Update: I made a minor error, in that I attributed the DOD’s desired end state to the State Department, and it is only the Army, not the Army and various police forces. I apologize. However, that makes the desired end state even worse, and the cost of maintaining such a security force still vastly exceeds Afghanistan’s sum total economic output.

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This post was written by...

– author of 1848 posts on 17_PersonNotFound.

Joshua Foust is a Fellow at the American Security Project and the author of Afghanistan Journal: Selections from His research focuses primarily on Central and South Asia. Joshua is a correspondent for The Atlantic and a columnist for PBS Need to Know. Joshua appears regularly on the BBC World News, Aljazeera, and international public radio. Joshua's writing has appeared in the Columbia Journalism Review, Foreign Policy’s AfPak Channel, the New York Times, Reuters, and the Christian Science Monitor. Follow him on twitter: @joshuafoust

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Ron November 24, 2008 at 11:00 am

Mind that ‘Kosovo’ was never solved. It is a big mess. Still part of Serbia according to UN resolution 1244. The EU has to take over, but hey, EU also needs UN approaval.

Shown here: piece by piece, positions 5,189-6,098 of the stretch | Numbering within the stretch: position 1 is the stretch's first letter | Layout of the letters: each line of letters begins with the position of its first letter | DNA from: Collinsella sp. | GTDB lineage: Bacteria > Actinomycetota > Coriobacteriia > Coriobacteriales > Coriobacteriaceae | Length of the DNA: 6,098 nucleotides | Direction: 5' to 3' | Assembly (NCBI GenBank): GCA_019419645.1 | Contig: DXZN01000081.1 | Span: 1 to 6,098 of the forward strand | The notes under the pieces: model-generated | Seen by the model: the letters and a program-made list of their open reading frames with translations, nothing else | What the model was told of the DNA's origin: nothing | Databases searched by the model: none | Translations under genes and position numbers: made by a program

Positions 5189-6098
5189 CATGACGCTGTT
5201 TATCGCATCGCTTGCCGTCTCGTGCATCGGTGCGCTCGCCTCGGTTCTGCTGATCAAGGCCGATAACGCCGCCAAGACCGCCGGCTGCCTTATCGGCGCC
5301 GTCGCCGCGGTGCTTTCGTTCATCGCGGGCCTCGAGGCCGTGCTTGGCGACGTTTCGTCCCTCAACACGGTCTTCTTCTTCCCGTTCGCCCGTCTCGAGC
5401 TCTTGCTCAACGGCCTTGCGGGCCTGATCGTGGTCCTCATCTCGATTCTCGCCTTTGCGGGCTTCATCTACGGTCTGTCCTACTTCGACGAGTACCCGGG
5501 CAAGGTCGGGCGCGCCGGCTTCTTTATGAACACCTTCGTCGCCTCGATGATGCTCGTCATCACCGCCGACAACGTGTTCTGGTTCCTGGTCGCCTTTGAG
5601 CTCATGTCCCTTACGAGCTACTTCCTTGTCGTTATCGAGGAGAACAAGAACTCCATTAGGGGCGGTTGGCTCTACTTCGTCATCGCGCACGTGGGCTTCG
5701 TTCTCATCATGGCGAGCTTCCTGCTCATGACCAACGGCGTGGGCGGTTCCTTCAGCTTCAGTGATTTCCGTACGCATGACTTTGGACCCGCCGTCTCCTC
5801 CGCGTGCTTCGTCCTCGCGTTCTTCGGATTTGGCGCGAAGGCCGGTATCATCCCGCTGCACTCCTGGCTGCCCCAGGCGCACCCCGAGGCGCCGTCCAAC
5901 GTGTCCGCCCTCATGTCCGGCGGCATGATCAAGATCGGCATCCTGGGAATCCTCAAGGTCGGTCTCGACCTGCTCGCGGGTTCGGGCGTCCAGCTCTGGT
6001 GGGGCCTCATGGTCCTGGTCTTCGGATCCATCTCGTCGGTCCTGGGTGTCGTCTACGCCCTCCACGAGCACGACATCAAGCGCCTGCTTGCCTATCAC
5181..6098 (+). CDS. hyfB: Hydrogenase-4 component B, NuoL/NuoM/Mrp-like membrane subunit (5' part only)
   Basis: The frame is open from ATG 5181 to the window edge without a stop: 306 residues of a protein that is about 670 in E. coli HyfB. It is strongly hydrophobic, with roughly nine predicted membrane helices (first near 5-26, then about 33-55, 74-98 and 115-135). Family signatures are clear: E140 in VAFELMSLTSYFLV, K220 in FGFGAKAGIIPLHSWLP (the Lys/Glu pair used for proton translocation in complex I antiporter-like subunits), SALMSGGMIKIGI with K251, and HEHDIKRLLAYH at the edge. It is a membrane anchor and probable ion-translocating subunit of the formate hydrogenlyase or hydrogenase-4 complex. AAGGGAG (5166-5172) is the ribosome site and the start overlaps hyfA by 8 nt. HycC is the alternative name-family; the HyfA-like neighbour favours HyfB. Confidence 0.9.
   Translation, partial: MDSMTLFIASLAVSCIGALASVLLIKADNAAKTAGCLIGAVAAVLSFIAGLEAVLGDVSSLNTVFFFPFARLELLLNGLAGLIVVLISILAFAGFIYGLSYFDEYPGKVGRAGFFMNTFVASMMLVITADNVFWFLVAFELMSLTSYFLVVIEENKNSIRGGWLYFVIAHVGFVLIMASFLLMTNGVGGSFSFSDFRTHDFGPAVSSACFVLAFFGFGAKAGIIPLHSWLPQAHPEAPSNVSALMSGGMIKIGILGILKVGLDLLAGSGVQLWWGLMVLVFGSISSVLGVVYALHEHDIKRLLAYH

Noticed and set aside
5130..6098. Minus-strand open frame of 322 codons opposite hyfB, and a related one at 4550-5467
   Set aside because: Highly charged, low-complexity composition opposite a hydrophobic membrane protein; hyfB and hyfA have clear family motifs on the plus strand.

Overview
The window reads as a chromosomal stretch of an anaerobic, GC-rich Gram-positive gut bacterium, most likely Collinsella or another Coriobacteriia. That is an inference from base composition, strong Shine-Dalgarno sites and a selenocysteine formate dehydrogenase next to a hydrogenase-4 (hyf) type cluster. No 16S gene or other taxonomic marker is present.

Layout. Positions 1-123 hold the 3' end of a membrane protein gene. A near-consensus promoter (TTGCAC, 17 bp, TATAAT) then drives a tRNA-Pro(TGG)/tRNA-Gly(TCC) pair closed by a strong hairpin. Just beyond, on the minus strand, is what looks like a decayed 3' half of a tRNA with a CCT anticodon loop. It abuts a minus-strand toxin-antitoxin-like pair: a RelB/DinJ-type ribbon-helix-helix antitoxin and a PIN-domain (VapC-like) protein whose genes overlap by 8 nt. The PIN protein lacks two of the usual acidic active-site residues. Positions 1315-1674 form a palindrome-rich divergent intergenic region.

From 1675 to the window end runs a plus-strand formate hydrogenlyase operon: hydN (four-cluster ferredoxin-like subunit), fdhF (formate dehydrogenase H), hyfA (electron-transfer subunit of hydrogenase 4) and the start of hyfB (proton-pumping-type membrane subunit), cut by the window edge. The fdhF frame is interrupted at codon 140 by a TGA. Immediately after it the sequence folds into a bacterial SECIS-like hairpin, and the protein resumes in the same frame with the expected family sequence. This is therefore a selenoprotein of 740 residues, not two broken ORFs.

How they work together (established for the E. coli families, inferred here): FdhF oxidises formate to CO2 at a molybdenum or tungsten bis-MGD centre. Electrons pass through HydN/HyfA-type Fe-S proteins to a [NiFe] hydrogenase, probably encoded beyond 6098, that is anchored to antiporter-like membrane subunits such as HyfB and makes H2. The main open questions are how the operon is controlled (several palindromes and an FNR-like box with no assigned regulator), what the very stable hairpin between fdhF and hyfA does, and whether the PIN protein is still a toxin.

The Kosovo policy is a mess! The US and UK breach international law themselves. Russian is following the example in South Ossetia and Abkhazia.

The solution? Real negotiations and stop breaching international law!

Eric Johnson November 24, 2008 at 11:32 am

There are several issues that makes Afghanistan a far different case than Kosovo. One of the first being Yugoslav military and paramilitary forces differentiated themselves from the local populace. Second, the Yugoslav-Serb forces were acting on the overt behest of the Yugoslav government and third, after an intensive bombing campaign, the Yugoslav Government accepted conditions for the entry of KFOR. Nothing like this was in play in Afghanistan.

A similarity to Kosovo can be made, but only from the perspective of NATO members. Though there are a plethora of NATO members who have sent troops to Afghanistan, very few member states have sent “combat troops.” This is very similar to the KFOR model. Most are relagated to working inside the wire and will not participate in any type of counter-insurgency role. They are more than willing to suck funds from their U.S. ally however.